August 2009 » Columns

Public-sector benefits
I wish when you publish salary surveys you would include public employee benefits. Here in California, the public employee wage for engineers and surveyors is [equal to] or greater than the private sector. The big differences are public employees have: jobs for life, platinum parachute retirement plans, great health coverage, 15 paid holidays (about seven [in the] private [sector]), three-plus professional days, over two weeks vacation accrued the first year, et cetera. Just log on to almost any California state, county, or city employment site and view the benefits. Public employee unions have made public service very lucrative and, unlike the private sector, their retirements are guaranteed. Public employee wages and benefits are on track to bankrupt every public agency in California.

Allowing elected officials that accept campaign donations from public employee unions [to] vote on approval of public employee wage packages should be a conflict of interest, but it—€™s not; it—€™s graft.
W.T. Foster, P.L.S.
Santa Ana, Calif.

Great Park engineering
Thanks for sharing the Great Park Comprehensive Park Design in a recent issue of CE News (April 2009, page 16). I thought you should know that Fuscoe Engineering, Inc., of Irvine, Calif., is the master civil engineering firm working with Ken Smith, master designer. We are proud to be associated with such a prestigious project and will continue to keep CE News abreast as the project develops.
Robin L. Robinson
Fuscoe Engineering, Inc.

Participation in the political process
I—€™m a regular —€œskimmer—€ of CE News, but when I saw [Bill Siegel, P.E.—€™s] headline on the last page (—€œA day on Capitol Hill: an engineer—€™s adventure,—€ July 2009, page 50), I was immediately intrigued. Of course, I ended up reading every word, plus I encouraged several friends to read the article too.

I—€™ve worked with engineers for many years. When pressed to do anything out of their comfort zone (i.e., anything other than pure engineering!) there is immediate resistance, attributed to many reasons. I was so happy to see [Siegel] state right up front in the article the goals for the Capitol Hill meetings, plus recognition of the unknown return on investment for the trip. I—€™ve found for many engineers, stating the expected end result makes them more inclined to participate. I hope [the] article will encourage more technical professionals to expand their boundaries and participate in our political process. We are fortunate to live in a country that allows such participation, yet so few take advantage of it, especially [in] the A/E/C industry. We are far outspent in lobbying dollars from fellow professional service providers like doctors and attorneys.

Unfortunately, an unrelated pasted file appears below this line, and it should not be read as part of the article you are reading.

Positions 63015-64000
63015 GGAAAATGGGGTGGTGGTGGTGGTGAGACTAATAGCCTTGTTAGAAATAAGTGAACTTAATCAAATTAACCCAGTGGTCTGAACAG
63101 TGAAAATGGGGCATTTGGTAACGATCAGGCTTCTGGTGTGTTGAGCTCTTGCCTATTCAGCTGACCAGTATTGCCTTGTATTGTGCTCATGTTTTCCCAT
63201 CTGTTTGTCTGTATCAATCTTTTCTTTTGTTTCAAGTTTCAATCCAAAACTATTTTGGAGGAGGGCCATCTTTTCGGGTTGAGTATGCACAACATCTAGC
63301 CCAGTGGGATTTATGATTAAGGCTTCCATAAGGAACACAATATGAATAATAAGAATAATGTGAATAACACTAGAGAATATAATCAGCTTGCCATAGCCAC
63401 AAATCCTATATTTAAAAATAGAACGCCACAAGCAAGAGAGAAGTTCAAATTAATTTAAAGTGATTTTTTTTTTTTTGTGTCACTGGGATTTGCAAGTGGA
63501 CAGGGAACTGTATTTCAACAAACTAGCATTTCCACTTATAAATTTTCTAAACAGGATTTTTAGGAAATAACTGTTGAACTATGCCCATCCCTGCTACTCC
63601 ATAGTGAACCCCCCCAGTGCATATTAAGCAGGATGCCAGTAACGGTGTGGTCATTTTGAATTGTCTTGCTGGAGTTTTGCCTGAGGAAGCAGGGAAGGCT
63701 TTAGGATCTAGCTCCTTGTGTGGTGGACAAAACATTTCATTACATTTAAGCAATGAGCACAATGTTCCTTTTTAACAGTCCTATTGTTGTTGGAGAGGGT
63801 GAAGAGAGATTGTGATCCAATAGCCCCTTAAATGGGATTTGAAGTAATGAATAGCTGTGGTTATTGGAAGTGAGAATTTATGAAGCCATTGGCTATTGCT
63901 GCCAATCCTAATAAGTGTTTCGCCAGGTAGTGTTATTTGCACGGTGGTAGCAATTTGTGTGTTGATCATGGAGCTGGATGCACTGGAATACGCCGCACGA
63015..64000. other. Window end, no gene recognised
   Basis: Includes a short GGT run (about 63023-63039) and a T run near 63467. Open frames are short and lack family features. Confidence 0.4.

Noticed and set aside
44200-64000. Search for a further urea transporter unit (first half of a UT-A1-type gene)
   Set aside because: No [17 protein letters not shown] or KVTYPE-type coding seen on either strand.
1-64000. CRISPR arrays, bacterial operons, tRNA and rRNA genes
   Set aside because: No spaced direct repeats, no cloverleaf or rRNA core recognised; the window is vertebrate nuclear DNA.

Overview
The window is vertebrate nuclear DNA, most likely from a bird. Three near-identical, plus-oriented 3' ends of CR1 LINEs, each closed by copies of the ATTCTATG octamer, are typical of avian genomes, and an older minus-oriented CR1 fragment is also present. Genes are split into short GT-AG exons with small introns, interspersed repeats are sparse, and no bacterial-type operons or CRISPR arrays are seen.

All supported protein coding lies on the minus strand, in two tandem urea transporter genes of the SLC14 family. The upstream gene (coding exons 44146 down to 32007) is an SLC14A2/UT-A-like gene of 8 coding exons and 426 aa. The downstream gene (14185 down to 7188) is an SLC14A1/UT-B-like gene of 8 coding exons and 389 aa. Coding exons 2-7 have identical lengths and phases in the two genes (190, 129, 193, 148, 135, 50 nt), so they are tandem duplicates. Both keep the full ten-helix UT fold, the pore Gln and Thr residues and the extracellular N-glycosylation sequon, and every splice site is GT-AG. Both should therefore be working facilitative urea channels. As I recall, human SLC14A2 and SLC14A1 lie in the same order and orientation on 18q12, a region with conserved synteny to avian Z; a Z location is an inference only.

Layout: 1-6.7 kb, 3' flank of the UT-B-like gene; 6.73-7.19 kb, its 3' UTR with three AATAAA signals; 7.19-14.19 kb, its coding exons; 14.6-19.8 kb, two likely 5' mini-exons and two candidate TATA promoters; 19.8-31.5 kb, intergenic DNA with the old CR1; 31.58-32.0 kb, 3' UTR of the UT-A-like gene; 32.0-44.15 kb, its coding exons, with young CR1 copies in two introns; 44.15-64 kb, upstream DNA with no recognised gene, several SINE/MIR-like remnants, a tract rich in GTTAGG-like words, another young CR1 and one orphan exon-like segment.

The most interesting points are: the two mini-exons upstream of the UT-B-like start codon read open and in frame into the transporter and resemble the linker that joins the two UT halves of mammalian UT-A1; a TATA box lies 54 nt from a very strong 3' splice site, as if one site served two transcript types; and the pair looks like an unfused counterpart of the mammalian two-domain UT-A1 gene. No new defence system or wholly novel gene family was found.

Maybe [Siegel] can start a movement! Thank you for the initiative to take your team to Capitol Hill and share the experience with CE News readers.
Carrie Stallwitz

Free work
I always enjoy reading the Business Q&A column written by David Wahby. However, I think that his June 2009 column, —€œPay rates for public-sector work,—€ neglected to point out a very fundamental problem. That is, firms are not being paid for those —€œovertime—€ hours on cost-plus public-sector work. Let—€™s take a look at the math.

Using the —€œFirst method,—€ we have an employee whose —€œweekly salary is $1,000, equal to a standard hourly payroll cost-per-hour of $25.—€ Let—€™s say the firm has an overhead rate of 1.54321. If all that employee—€™s time one week goes to the cost-plus contract, the firm gets to bill the public-sector client $2,543.21 (40 x $25 x 2.54321).

The example continues: —€œIf that individual worked 50 hours one week —€¦ the effective rate [is] $20.—€ Again, if all that employee—€™s time went to the cost-plus contract, the firm still only gets to bill the public client $2,543.21 (50 x $20 x 2.54321). The public-sector client essentially got 10 hours of professional services for free! Another way to understand this is to view the calculation as follows:

(40 x $25 x 2.54321) + (10 x $0 x 2.54321) = $2,543.21

And using the —€œSecond method—€ is not any better; the firm still only gets to bill $2,543.21. Because of the —€œpayroll variance —€¦ reducing the firm—€™s calculated overhead cost,—€ the overhead rate is only 1.03457, and the calculation is now 50 x $25 x 2.03457. And again, the public-sector client gets 10 hours of professional services for free.

Also, please note that the situation cannot be gotten around by working only 40 hours on the project, and the other 10 hours on non-billable types of work. However, there are (at least) two ways firms avoid this happening. First, no overtime is allowed, and extra people are used on the project, as necessary, to meet deadlines. Second, firms doing significant amounts of public-sector cost-plus work may pay their people straight-time for all hours worked. Either way, no hours are —€œfree—€ anymore; hours are billable at an unreduced rate.
Michael A. Webber, All.
And Managers Know Why

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